Sunday, April 6, 2014

CS131: Hash Tables

A hash table (also called map or dictionary) is an abstract collection of items where any data item can be stored and accessed with an associated key. Both data and key can be of any type.

The word hash is used as a term for transformation of a given key.

Direct address tables

If total number of possible items are reasonably small we may use direct address table where key is the index of the data array. Array is a direct address table.

Search()

Insert()

Delete()

Hash function

When direct address table is not a feasible option, for example when possible keys are too big, we use a function that takes the key k and return the index i of the table.

        i = h(k)   [ 0 <= i <= M - where M is total number of buckets in the table]

If the possible number of keys are bigger than available buckets in the hash table two keys may map the same index. This situation is called collision.

Let us consider the following keys

5, 13, 15, 17, 21, 24

We define the hash function as

    h(k) = k mod M
                  5  13
+---+---+---+---+---+---+---+
|   |   |   |   |   |   |   |
+---+---+---+---+---+---+---+

Fig: The mapping of the keys for M=7

Now for the first five keys (5, 13, 15, 17, 21) we can put the keys in the hash table buckets without any problem. But if we try to insert 24 we find 24 mod 7 = 3 and we have already 17 mapped to the 3rd bucket. We will look at a few techniques to solve the problem.

It is possible to create a very big hash table to minimize the number of collision. But we will be wasting a lot of memory if the table is mostly empty. So we want the average number of elements per bucket, which is called load factor, to be larger.

Load factor = n/M

The bigger the load factor the less wasted space.

Choosing a hash method

A good hash function should minimize collision, be easy to compute and distribute keys evenly through the available buckets.

The division method

h(k) = k mod M

For a good choice of M take a prime number that is distant from the values those are power of 2.

If M = 2^p the function will map two keys with same last character/digit to the same bucket [verify]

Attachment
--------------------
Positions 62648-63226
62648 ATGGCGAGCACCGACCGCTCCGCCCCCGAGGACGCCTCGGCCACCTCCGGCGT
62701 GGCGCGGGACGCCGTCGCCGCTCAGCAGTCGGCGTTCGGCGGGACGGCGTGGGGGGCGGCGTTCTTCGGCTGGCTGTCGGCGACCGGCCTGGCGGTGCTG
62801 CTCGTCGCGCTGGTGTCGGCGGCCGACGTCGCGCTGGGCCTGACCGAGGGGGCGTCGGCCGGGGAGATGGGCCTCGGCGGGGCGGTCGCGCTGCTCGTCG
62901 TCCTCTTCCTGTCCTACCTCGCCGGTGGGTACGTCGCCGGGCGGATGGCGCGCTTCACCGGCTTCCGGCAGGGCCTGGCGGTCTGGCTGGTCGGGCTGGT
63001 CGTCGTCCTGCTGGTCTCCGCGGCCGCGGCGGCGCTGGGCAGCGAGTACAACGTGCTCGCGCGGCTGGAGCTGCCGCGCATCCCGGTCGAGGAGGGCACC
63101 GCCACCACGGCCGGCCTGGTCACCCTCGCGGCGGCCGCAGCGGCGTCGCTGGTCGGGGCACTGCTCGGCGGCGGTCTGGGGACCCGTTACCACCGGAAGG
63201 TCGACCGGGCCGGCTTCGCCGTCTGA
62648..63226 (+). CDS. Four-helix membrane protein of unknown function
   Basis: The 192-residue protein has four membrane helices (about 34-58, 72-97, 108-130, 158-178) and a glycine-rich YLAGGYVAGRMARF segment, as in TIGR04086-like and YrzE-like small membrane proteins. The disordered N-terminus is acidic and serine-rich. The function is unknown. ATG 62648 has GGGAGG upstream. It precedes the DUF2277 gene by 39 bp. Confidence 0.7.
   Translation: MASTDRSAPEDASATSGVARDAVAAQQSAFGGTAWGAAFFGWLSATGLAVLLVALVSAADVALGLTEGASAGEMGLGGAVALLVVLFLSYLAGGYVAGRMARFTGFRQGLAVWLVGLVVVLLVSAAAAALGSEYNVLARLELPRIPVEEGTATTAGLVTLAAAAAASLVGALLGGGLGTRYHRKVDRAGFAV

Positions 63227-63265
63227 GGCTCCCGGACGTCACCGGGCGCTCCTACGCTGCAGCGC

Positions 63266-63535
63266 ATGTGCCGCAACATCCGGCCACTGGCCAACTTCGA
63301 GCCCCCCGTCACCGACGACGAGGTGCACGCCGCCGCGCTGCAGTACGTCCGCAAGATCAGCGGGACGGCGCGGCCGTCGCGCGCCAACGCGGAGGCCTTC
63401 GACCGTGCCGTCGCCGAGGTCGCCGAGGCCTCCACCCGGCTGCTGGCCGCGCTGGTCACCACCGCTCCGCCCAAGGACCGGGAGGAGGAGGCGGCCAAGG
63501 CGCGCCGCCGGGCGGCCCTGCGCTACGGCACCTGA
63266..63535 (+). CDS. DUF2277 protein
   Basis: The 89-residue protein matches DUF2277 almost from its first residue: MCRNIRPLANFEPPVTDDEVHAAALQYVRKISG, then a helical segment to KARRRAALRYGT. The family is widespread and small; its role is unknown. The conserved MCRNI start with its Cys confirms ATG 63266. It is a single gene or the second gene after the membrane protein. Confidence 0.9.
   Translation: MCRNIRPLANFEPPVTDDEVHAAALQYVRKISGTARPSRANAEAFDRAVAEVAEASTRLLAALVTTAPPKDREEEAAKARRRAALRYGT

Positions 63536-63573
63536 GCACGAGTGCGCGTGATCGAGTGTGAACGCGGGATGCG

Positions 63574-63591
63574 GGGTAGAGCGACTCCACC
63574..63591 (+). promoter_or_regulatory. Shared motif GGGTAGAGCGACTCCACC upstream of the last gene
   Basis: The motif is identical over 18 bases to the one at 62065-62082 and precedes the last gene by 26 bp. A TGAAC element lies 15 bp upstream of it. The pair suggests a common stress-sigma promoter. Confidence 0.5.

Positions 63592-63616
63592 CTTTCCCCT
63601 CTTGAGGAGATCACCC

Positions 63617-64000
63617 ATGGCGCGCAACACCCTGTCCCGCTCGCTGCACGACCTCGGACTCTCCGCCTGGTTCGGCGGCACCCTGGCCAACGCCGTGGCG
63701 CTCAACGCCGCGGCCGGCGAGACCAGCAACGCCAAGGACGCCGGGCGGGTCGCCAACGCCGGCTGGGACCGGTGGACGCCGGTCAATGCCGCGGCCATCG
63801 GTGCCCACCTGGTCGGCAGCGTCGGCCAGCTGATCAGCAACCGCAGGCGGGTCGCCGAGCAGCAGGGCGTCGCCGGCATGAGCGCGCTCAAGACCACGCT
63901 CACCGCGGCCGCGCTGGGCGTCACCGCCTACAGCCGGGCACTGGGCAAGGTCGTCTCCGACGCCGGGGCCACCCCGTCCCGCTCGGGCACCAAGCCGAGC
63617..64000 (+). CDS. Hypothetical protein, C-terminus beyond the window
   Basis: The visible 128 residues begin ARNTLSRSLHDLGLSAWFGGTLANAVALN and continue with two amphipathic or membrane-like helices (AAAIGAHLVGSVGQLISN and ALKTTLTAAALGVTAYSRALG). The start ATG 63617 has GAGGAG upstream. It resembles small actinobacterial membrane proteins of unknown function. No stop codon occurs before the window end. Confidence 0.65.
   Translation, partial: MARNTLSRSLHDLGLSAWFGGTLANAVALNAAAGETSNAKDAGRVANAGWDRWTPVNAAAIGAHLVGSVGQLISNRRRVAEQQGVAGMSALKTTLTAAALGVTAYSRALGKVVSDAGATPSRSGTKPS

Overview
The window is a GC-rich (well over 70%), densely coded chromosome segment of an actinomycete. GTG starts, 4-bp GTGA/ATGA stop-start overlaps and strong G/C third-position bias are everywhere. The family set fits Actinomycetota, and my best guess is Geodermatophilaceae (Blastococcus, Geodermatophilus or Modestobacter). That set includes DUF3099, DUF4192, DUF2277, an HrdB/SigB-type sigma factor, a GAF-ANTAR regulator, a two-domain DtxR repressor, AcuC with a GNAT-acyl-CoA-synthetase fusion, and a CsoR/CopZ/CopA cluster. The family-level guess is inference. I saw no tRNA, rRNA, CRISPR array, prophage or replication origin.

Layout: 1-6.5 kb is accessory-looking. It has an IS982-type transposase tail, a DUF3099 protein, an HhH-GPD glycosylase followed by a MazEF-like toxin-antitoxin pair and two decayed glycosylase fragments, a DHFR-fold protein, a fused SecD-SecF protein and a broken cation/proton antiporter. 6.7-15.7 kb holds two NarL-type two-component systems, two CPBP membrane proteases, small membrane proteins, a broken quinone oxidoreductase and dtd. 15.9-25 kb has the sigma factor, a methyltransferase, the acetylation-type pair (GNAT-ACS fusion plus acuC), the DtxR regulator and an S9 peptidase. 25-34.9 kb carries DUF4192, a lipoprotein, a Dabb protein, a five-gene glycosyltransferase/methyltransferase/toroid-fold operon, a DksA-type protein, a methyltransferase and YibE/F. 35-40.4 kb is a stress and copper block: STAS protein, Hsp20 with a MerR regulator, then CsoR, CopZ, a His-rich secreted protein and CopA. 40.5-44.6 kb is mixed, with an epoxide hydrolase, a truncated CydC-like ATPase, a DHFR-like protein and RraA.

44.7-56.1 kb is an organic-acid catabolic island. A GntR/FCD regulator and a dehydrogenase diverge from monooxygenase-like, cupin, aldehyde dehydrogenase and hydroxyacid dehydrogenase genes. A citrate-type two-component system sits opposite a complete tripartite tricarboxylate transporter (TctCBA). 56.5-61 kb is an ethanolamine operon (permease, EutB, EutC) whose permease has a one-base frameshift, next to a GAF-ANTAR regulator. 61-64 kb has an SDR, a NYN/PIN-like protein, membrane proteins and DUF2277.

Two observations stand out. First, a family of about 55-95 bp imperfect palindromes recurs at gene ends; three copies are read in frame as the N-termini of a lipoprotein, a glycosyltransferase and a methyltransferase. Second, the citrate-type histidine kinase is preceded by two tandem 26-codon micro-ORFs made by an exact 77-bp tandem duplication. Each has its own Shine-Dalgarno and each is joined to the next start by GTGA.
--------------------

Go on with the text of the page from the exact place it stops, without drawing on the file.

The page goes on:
If M = 2^p-1 the function maps keys with same set of characters / digits to the same bucket. [verify]

The multiplication method

For all k h(k) = floor(M(kA-(floor(kA)) - where A is a constant with value range from 0 to 1. The value of M is not critical here.

Collision resolution by chaining

When two keys maps to same index we can use a linked list for that key to store multiple values. If there are M buckets we can maintain M linked list each of which may contain zero or more items.

Head(1) [*]-->[Value 1 | * ]-->[Value 2 | $ ]
Head(2) [*]-->[Value 3 | $ ]
Head(3) [*]-->[Value 5 | * ]-->[Value 6 | * ]-->[Value 7 | $ ]
Head(4) [$]
Head(5) [*]-->[Value 8 | $ ]

Fig: Using linked list for collision resolution
I <-- H(k) +1   [1 <= I <= M]
If I is present in HashTable 
    Do
        If k = KEY[I] return I        
        I = Link[I]
    While (I != 0)

Open addressing with Linear probing and insertion

Open addressing with Double hashing

Deletion

We can not simply delete a key from hash table since there could be more than one keys that hashed to the same bucket.

Deletion with linear probing

Universal hashing

For any hash function it is possible that someone will be able to come up with a set of keys such that every key maps to the same bucket or a set of very small number of buckets making the hash table a linked list and accessing any item will take O(n) time instead of expected O(1) time.

To solve this problem we can define a set of different hash functions and pick one function randomly when we initialize the hash table before first use. This technique is called universal hashing and operation on any element is expected to take O(1) average time.

Once chosen the hash function is not changed for the lifetime of the hash table so that each key hashed to the same bucket.

Linear Hashing

The hash table grows or shrinks as items are inserted or deleted from the hash table. It is not related to linear probing.

If N is initially chooses as number of buckets the number of total bucket of the hash table is chosen as 2N, 4N, 8N, 16N etc. that is, power of 2 * N. The power used is called level. So total number of bucket is 2^level * N. Level 2 has 4N buckets.

Linear hashing is implemented using dynamic array, a variable size array that allows random access of keys. When the size of array is changed

Extendible Hashing

Growing the size of hash table requires rehashing the keys and could be big performance hit when it is done. To avoid this situation, extendible hashing technique uses a trie as a hierarchical storage so that the rehashing can be done incrementally, one bucket at a time, as the hash table grows.

No comments:

Post a Comment